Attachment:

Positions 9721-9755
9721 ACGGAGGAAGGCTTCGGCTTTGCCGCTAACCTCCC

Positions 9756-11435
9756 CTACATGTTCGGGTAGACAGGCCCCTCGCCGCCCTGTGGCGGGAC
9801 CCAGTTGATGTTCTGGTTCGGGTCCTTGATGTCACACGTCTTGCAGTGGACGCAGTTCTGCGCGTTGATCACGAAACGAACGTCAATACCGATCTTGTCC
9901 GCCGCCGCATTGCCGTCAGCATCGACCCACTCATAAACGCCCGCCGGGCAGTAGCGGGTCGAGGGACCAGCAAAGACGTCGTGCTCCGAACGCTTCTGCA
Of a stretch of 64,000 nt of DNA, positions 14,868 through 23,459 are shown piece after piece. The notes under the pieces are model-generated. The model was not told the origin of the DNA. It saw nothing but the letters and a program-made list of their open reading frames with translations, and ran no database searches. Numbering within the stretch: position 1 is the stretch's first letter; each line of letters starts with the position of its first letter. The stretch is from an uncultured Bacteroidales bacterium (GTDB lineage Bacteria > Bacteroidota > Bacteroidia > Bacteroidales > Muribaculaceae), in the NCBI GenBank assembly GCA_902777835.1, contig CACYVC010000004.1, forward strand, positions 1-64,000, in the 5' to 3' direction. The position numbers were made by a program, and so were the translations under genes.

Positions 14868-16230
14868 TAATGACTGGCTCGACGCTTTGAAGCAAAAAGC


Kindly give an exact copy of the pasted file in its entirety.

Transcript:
Positions 9721-9755
9721 ACGGAGGAAGGCTTCGGCTTTGCCGCTAACCTCCC

Positions 9756-11435
9756 CTACATGTTCGGGTAGACAGGCCCCTCGCCGCCCTGTGGCGGGAC
9801 CCAGTTGATGTTCTGGTTCGGGTCCTTGATGTCACACGTCTTGCAGTGGACGCAGTTCTGCGCGTTGATCACGAAACGAACGTCAATACCGATCTTGTCC
9901 GCCGCCGCATTGCCGTCAGCATCGACCCACTCATAAACGCCCGCCGGGCAGTAGCGGGTCGAGGGACCAGCAAAGACGTCGTGCTCCGAACGCTTCTGCA
Of a stretch of 64,000 nt of DNA, positions 14,868 through 23,459 are shown piece after piece. The notes under the pieces are model-generated. The model was not told the origin of the DNA. It saw nothing but the letters and a program-made list of their open reading frames with translations, and ran no database searches. Numbering within the stretch: position 1 is the stretch's first letter; each line of letters starts with the position of its first letter. The stretch is from an uncultured Bacteroidales bacterium (GTDB lineage Bacteria > Bacteroidota > Bacteroidia > Bacteroidales > Muribaculaceae), in the NCBI GenBank assembly GCA_902777835.1, contig CACYVC010000004.1, forward strand, positions 1-64,000, in the 5' to 3' direction. The position numbers were made by a program, and so were the translations under genes.

Positions 14868-16230
14868 TAATGACTGGCTCGACGCTTTGAAGCAAAAAGC